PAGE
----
The parties to an arbitration can also determine by agreement the degree of court intervention of their choice. Yet they can do this only within the limits of domestic law and court practice. These limits are of three different kinds.
First, under domestic law courts may refuse to take a measure for which they lack statutory authority, even if authorized by the parties to the agreement to arbitrate;
Second, courts may consider null and void or inoperative an agreement to exclude any of its statutory powers;
Third, an agreement modifying, limiting or increasing the powers of courts to take measures in connection with arbitration may require special formalities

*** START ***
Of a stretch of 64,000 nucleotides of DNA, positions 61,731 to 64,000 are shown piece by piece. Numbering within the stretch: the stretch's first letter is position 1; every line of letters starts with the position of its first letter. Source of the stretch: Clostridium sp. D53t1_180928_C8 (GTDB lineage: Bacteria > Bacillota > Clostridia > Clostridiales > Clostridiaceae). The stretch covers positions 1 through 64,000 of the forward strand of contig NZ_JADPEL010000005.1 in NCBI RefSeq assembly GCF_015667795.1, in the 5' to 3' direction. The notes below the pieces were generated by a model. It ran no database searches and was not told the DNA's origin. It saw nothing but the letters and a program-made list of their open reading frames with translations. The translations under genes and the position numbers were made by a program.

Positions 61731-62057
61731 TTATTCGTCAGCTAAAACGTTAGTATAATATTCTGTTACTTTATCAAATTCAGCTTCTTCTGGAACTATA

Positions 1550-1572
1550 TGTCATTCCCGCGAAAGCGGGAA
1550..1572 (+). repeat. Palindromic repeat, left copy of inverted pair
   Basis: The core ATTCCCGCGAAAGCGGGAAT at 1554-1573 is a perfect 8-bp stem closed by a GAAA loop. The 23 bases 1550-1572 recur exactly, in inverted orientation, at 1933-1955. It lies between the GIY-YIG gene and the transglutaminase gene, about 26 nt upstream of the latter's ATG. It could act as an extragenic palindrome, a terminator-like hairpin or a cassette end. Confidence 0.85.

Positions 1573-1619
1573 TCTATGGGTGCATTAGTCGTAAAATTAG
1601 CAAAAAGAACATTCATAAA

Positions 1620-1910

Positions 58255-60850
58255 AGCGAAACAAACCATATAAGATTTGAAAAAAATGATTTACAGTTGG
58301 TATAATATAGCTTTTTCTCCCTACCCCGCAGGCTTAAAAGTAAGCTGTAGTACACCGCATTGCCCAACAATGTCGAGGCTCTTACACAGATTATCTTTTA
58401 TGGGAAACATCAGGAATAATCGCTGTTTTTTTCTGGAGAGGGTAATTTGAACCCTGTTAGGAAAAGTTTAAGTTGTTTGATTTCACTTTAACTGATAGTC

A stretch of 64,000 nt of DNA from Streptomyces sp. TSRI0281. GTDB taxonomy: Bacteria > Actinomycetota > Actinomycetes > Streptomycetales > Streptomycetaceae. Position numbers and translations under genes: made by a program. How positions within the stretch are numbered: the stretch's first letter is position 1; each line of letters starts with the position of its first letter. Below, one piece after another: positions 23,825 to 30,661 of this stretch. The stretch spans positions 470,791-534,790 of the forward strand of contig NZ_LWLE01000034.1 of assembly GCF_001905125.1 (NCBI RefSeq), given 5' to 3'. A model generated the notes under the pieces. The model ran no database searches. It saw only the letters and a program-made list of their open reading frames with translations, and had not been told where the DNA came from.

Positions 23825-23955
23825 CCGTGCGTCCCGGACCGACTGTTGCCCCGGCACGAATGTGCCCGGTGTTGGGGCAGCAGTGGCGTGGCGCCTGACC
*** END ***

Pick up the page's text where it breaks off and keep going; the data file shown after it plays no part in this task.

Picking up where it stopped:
Courts may not take measures contrary to that duty; and
Courts are under a duty to recognize and enforce a foreign arbitral award.
Within this framework, court measures are primarily regulated by domestic law and practice, which vary considerably among countries. The parties to arbitration can regulate the availability of court measures within the framework of domestic law. This framework consists of: